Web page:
The University of MichiganNews Services
The University Record Online
Updated 1:30 PM April 26, 2008




view events

submit events

UM employment

police beat
regents round-up
research reporter


Advertise with Record

contact us
meet the staff
contact us
contact us

Oakland County economy: A little more pain, then some gain

Despite difficulties in the auto industry and the slumping housing market, Oakland County's economy will continue to improve, U-M economists say.

In their annual forecast of the Oakland County economy, George Fulton and Don Grimes of the Institute of Labor and Industrial Relations say that Oakland County will lose 4,400 jobs this year, after losing 4,800 jobs last year and an all-time high 18,500 in 2006.

"With the current weakness in the national economy, auto restructuring yet to run its course and the downturn in housing persisting, 2008 is not expected to show much improvement over last year," Fulton says.

He and Grimes predict, however, that the county will soon be back in the black, netting 1,200 new jobs next year and 5,600 in 2010 — the first years of back-to-back job growth since 1999-2000.

"In general, the improvement is a tribute to the underlying resiliency of the Oakland County economy," Fulton says. "Current conditions notwithstanding, Oakland is still one of most successful counties in the nation, with every reason to expect a bright future."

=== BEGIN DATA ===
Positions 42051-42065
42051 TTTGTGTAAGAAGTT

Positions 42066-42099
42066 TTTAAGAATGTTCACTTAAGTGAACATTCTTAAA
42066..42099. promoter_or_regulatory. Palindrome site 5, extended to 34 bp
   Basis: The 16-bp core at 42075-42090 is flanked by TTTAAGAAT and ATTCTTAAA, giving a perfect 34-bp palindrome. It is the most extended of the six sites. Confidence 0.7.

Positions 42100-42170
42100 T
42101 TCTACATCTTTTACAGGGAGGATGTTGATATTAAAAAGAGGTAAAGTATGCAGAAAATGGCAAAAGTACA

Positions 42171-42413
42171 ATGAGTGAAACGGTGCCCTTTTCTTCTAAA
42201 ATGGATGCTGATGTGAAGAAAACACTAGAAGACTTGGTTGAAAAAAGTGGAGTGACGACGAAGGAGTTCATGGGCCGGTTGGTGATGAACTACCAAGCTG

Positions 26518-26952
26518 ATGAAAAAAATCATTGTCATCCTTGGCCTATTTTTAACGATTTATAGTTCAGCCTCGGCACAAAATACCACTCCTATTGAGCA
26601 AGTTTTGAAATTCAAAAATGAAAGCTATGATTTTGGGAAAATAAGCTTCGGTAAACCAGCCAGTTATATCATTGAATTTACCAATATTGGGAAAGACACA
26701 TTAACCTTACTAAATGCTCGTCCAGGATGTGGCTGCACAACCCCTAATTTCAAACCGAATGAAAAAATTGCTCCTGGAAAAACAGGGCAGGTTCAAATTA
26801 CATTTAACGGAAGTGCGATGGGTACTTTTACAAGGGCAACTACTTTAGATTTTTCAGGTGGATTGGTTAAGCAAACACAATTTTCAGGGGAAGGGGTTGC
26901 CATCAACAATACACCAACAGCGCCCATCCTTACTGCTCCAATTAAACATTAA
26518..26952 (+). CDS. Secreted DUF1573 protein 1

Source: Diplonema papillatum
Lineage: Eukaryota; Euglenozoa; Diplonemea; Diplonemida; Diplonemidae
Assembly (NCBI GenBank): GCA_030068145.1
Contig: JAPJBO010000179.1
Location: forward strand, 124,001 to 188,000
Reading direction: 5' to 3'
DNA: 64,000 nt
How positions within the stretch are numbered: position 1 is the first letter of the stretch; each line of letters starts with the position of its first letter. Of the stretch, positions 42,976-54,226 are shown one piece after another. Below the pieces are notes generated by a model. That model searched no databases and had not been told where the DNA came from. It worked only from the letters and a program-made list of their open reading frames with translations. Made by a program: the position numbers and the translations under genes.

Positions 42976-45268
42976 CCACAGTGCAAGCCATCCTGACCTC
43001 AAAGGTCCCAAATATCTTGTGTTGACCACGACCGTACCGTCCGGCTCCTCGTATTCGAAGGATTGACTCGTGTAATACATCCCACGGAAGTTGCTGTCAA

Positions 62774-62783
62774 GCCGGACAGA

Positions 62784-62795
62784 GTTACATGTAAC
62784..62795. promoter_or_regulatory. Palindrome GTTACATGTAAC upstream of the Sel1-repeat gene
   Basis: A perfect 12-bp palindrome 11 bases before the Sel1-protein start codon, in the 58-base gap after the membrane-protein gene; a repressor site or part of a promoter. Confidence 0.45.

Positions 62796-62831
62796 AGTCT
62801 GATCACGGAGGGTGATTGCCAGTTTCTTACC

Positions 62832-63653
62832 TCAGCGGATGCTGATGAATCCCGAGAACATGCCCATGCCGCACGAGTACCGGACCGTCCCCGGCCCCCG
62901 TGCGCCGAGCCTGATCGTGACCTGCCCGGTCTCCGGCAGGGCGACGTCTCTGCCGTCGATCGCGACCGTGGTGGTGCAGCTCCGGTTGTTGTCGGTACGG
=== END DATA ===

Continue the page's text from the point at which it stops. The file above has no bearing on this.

Health care and professional and business services will account for the bulk of the job gains in 2009 and 2010, Fulton and Grimes say. Health care will add 4,100 jobs in the next two years, mostly in hospitals, doctors' offices and home health care services.

Employment in professional and business services will increase by 5,500 jobs in the next two years, with about 60 percent of those coming in employment services and 35 percent in professional, scientific and technical positions. Private education and information industries, such as software publishing and wireless telecommunications, also will post job gains.

Other service-providing industries will not fare as well. Major job losers include retail trade, financial industries tied to the housing market, corporate headquarters, and leisure and hospitality services.

Although Oakland County will continue to lose manufacturing jobs in 2009, the rate of loss will significantly slow — from 2,900 job losses in the current year to 1,100 next year. In 2010, the county is expected to add 100 new manufacturing jobs overall.

More Stories